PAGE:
Know Your Personal and Professional Values
While Lawless was looking for an opportunity to serve as an organization’s chief executive, the title of a job wasn’t what drew her to Husch Blackwell. Instead, she was focused on finding an opportunity to serve within a firm culture that matched her personal and professional values, she says.
“I went into the vetting process making one promise to myself: I would be completely authentic and true to who I was, not only as a leader, but as a person,” said Lawless. “I’ve worked way too long and way too hard to not be anywhere that’s not a perfect fit when it comes to values and culture perspective, and I wasn’t really prepared to compromise on either. Fortunately, Husch Blackwell’s values, their culture, their approach to people and clients were completely aligned, not only how I show up at work but in life. So accepting the role felt like coming home.”
Learn From Leaders Around You and Hone Your Leadership Style
For more than two decades, Lawless was surrounded by some of the top leaders, experts and minds in business, in a variety of industries. But she didn’t just excel within diverse environments, she intentionally sought out mentorship to develop her own leadership style.
“Very early on in my career, I had access to many leaders at Fortune 500 companies and at Am Law firms, both women and men, and through that exposure, I learned very early on what I valued and respected in their leadership styles and personal ambitions,” she says. “Equally, I learned what I didn’t find valuable or inspiring, and I think these lessons helped inform the kind of person and leader I wanted to be, the traits I admired. So as I grew more senior in my role and my life, I started to build a successful track record of my own, while learning how my own authentic leadership values and traits benefited the organizations that I worked for, the teams that I led, and the people I kept in my life.”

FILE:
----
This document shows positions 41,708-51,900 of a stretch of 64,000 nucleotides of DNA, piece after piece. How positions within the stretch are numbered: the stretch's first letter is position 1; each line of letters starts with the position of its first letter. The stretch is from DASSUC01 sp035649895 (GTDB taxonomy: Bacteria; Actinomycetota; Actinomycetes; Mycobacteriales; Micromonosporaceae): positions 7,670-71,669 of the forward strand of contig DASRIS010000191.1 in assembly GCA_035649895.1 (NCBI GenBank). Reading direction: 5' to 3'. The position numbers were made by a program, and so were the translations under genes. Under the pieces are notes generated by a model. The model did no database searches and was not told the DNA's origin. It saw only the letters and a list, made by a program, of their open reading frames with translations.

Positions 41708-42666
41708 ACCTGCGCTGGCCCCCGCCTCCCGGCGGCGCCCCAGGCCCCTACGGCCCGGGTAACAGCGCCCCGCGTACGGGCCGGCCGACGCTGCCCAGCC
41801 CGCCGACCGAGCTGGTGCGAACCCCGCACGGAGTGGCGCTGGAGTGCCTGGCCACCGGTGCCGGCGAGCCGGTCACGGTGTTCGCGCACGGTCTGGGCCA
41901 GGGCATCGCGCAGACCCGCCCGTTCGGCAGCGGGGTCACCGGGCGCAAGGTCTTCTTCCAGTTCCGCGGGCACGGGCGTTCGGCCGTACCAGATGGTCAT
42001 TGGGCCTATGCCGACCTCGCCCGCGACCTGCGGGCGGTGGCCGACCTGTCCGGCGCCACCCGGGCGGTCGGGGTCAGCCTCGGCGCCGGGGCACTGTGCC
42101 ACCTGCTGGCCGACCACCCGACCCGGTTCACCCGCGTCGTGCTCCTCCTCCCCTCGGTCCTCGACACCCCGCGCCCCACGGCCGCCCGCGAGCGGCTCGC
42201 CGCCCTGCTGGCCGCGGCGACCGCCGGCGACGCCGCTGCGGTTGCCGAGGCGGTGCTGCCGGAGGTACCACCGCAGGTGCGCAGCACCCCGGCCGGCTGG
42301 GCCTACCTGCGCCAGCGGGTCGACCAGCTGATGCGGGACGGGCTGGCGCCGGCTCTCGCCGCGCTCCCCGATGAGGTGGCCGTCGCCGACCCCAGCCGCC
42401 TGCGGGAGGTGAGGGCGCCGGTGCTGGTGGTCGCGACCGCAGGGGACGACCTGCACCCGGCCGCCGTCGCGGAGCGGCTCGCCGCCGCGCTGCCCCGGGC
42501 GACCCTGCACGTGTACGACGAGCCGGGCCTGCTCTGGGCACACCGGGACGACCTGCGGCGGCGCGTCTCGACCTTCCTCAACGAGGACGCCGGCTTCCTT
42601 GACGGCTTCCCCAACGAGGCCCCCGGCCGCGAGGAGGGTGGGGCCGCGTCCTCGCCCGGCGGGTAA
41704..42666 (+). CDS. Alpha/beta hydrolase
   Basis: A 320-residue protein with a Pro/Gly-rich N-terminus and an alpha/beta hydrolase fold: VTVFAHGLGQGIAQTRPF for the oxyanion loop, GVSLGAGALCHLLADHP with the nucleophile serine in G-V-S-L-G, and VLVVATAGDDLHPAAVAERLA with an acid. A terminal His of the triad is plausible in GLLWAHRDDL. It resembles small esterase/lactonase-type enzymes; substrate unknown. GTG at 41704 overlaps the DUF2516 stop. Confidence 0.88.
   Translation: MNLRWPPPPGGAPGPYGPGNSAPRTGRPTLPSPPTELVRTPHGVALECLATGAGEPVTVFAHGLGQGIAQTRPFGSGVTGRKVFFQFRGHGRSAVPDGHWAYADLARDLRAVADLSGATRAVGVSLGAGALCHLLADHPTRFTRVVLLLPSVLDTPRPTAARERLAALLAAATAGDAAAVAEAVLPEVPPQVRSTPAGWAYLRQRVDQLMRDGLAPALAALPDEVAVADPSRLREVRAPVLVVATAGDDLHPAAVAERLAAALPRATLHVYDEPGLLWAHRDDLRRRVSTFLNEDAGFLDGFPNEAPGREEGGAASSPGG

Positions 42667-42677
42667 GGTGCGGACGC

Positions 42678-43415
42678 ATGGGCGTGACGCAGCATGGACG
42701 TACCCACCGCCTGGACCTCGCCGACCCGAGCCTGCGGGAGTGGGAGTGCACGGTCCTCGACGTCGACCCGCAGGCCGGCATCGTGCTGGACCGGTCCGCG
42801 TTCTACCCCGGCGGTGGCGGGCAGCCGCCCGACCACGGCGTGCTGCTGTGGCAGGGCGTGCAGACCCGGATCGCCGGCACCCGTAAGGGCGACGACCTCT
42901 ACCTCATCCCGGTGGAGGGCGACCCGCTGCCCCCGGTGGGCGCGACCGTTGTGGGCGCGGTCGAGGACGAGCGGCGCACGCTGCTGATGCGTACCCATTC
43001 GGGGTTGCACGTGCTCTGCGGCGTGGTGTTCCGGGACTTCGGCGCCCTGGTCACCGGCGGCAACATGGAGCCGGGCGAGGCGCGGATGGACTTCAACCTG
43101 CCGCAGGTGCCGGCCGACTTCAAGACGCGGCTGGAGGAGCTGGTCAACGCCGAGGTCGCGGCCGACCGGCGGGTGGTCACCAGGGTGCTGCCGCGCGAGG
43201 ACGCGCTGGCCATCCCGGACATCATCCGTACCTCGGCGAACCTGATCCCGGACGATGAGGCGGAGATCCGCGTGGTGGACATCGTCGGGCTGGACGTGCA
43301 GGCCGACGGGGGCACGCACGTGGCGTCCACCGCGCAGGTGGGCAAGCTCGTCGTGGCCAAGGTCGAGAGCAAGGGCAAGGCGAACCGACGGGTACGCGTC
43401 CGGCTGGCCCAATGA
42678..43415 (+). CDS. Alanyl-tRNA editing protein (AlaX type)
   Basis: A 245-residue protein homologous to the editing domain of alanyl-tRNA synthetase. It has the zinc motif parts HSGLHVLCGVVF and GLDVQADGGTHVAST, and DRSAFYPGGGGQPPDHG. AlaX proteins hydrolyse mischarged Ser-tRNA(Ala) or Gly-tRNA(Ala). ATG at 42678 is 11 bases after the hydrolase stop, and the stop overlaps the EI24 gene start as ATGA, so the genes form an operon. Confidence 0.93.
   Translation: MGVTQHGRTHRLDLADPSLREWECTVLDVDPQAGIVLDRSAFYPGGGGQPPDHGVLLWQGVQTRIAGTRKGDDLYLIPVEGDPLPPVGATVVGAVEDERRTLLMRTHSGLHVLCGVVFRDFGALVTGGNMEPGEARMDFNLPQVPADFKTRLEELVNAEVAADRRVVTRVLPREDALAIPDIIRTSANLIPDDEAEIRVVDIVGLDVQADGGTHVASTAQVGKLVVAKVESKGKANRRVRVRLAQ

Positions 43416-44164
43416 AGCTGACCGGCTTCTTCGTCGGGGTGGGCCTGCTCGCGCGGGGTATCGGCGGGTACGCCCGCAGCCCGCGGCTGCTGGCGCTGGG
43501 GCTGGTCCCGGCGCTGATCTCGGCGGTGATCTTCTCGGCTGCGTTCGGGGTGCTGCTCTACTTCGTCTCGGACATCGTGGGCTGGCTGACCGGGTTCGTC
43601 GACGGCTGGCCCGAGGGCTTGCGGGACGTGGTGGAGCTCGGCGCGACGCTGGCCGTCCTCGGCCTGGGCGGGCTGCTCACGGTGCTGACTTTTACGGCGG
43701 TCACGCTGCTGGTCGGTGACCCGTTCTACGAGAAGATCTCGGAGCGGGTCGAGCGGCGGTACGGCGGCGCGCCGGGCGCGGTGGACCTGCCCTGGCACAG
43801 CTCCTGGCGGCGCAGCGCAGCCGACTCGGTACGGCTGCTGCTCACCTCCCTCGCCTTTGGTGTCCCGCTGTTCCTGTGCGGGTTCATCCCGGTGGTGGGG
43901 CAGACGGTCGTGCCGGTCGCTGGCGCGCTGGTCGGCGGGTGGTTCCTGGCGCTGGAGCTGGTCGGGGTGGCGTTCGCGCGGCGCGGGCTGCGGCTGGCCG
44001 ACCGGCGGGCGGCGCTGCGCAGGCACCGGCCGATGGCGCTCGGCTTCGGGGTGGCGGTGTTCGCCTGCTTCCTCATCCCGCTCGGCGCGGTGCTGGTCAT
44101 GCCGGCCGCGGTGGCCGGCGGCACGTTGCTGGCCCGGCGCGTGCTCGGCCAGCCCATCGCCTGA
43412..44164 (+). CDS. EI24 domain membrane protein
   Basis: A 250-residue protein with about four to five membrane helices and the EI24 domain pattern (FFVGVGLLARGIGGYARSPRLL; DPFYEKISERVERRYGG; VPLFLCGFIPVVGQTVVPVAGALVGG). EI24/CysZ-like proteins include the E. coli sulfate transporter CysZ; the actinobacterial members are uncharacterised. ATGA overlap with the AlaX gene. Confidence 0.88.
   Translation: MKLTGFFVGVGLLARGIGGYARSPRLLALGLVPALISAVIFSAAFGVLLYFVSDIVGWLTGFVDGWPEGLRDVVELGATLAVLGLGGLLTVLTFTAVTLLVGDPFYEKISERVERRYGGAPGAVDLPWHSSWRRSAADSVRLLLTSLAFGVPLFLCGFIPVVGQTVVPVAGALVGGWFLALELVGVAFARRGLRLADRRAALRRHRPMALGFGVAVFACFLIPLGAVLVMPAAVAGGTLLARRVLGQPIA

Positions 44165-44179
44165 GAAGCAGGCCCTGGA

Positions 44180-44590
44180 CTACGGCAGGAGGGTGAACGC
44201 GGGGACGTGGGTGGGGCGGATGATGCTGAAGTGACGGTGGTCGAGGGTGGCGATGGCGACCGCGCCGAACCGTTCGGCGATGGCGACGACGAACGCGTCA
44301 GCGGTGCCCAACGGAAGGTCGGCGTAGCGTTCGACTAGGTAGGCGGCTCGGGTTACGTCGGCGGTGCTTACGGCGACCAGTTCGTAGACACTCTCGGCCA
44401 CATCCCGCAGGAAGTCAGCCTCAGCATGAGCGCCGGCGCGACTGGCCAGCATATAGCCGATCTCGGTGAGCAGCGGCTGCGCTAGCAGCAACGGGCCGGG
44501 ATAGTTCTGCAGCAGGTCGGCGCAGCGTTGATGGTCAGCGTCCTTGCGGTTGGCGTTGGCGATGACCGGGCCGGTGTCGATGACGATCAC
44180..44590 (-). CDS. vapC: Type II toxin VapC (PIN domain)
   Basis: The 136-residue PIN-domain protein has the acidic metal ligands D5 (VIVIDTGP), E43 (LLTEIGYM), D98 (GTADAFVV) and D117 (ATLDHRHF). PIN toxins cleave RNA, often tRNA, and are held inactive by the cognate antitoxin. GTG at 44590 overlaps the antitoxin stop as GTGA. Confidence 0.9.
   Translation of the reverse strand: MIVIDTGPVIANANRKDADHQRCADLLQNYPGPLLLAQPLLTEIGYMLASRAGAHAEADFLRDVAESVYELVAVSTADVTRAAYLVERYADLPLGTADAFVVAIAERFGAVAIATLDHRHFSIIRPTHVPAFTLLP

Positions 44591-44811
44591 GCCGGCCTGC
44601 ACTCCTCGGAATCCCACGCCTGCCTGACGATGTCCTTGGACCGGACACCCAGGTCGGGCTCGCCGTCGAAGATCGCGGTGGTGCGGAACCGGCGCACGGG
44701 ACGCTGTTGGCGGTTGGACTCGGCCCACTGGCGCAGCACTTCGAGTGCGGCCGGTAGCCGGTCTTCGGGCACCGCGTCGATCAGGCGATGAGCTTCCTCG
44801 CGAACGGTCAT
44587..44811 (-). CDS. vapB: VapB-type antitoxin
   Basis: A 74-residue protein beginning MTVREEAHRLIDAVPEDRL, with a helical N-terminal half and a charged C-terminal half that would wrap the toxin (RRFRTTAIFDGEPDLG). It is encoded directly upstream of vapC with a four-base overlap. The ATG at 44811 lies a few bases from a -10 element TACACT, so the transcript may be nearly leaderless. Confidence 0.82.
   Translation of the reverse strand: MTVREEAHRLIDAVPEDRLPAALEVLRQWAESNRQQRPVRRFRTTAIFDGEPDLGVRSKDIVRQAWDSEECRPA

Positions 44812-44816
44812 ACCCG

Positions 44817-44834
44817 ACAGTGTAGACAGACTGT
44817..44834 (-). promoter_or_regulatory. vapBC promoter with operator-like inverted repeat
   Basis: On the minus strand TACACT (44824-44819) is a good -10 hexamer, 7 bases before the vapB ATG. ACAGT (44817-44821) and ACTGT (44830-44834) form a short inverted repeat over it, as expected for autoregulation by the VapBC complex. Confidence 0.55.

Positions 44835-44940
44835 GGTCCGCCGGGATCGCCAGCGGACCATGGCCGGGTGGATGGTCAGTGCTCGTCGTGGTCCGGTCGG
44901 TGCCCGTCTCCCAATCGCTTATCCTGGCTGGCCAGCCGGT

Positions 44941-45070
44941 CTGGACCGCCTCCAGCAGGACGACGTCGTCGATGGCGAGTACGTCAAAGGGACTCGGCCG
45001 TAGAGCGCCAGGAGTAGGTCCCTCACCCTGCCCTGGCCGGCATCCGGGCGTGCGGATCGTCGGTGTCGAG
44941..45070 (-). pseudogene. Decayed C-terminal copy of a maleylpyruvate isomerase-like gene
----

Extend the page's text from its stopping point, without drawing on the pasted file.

Gain And Maintain Clarity Of Your Big Career Goals
No matter your current role, no matter your age, Lawless insists that clarity in decision making can help anyone reach and exceed their own professional goals. To do that, Lawless recommends creating a personal Board of Advisors: a group of trusted people in your network or family that will keep you focused when doubt creeps in.
“Surround yourself with friends and mentors who not only will keep you focused, but will keep you on task during those moments when you will start to question yourself, because you will; we all do,” she says. “By building a team and network of people around you who are, in many ways, your confidence coaches, you’ll be able to better focus on the end goal when you start to doubt yourself.”
Believe You Can Land Your Dream Job
When the job alert hits your inbox, a friend texts you a link or you see a LinkedIn post with that dream job, shoot for the stars. Even if you believe you’re not totally ready for a role, if you have the credentials, have the confidence to go after your dream job.
Lawless participated in a Women’s Leadership event in Florida last fall, where top female executives spoke about confidence. Three of the women on the panel shared how they encountered imposter syndrome themselves when their dream job came along, believing their resumes and CVs weren’t 100 percent ready for their current top roles. But each of them has had tremendous success: a lesson for women in business, says Lawless.
“I think that a lot of the difference between 80 percent ready and 100 percent ready for a dream job is in our heads,” she says. “As women, we are too hard on ourselves. We need to go for the stretch opportunities. We need to be able to fail fast. We need to be able to say that we tried to do something bigger than what we thought we could do, and we succeeded. You work hard enough and you’re going to get the job done. We need to ignore the voice that says we’re 80 percent there. We can rise.”